Unfriend Your Phone

This week's trek is inspired by UT Austin professor Art Markman's research on the best ways to disconnect from work.

Does it feel like your phone is stalking you?

My phone is good at following me around. I might be in the middle of a nice little Saturday - on a trip to Home Depot or maybe Bed, Bath and Beyond and, then, a notification: "Why Is Everyone So Mad About Ryan Gosling's New Space Movie?"

What? Ryan Gosling is in a space movie? And not Matt Damon? Is that why people are mad? And, then, I'm like oh, yes, that's right I need mulch. Let's buy mulch. But as I walk over to the gardening aisle, I notice that pesky red number in the upper right corner of the email app climbing at a steady rate. I let the little square lurk in the corner for a while as I fill my shopping cart. Once I'm in the car, I try not to look, but it's hard so I keep looking just to see what kind of email fix I can skim off the top, and, eventually, I get home and cave and let it have my Sunday. Who doesn’t love a good old Sunday email binge?

As Markman says, "When we can’t let go of work while we’re out of the office, we don’t get to enjoy the benefits of time away." We all know that staying close to our digital devices can be one of the biggest triggers to keep us focused on work even when we're off the clock.

Introducing Your Unfriend Your Phone Exercise

What It Is
A 20-minute exercise to find new ways to unfriend your phone when it's starting to feel like a stalker.

Why We Love It 
We all know that letting work habitually seep into our downtime isn’t the best thing for us. This exercise offers up a way to understand the potential benefits of digitally disconnecting from work on a more regular basis. 

How It Works
1.Take 5 minutes and reflect on your past week. Take note of how often you used your phone, laptop, or certain apps and how that usage related to your tendency to focus on work. If you've got an iPhone, check out screen time usage for some good insights.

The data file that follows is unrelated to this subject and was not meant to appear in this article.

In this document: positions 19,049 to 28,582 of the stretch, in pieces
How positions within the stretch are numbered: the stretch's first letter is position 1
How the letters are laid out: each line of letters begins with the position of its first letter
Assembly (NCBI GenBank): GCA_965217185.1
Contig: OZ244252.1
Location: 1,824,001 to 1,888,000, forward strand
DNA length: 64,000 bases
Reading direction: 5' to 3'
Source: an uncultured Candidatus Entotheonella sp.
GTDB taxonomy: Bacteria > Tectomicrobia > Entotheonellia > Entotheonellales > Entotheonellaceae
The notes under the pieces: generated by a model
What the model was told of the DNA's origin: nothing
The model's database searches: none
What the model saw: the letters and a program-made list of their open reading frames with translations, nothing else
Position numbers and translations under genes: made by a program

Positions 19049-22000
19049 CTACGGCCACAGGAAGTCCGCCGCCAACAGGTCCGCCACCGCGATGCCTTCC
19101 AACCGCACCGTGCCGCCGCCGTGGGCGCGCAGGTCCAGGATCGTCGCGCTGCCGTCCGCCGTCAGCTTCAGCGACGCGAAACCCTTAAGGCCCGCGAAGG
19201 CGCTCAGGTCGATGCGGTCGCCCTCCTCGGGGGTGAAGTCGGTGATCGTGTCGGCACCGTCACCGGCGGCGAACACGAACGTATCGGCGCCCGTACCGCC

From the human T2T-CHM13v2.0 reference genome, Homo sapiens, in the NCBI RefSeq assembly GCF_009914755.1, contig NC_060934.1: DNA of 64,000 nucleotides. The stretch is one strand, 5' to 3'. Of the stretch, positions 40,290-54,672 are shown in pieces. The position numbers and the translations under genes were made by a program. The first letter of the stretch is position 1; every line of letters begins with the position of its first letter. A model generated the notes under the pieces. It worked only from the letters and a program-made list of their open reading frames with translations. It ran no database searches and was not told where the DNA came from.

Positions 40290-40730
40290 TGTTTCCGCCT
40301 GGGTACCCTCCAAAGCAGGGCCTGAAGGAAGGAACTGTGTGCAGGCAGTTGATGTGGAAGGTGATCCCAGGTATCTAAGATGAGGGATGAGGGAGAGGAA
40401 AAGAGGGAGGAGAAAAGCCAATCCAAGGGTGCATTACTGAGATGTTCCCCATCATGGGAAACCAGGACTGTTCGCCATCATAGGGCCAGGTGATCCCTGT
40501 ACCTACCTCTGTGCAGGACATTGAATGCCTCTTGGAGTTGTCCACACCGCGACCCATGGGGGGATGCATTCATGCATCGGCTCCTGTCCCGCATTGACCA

2. Then, look at your week ahead and pick an afternoon, evening, or a few hours this week that you are willing to commit to being digitally disconnected. Yes, for real, we are asking you to put your phone on lock-down.

3. For the time you selected in #2, schedule a specific activity that you will do that won't require the use of your computer or phone. For example, schedule dinner with a friend, take a cooking class, or go for a hike. According to Markman, “Your habit system only learns a new habit when you perform an action, not when you don’t,” so scheduling something during this time is critical to avoiding the tendency to default to passive device-oriented behaviors (e.g., Facebook scrolling). 

4. For the time you’ve set aside, be sure to ditch your phone. If you are at a dinner with a friend give it to your friend for safe keeping. Leave it in your car, turn it off, or go big and leave it at work/home. 

5. When you get home from the activity, take a few minutes to reflect. What did it feel like at the beginning of your no-devices activity? What did it feel like at the end? How did you engage in the activity in a different way? How might you find at least 1-2 hours in your week each week to be more intentional about disconnecting?

Want to dig deeper?
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Shankar Desai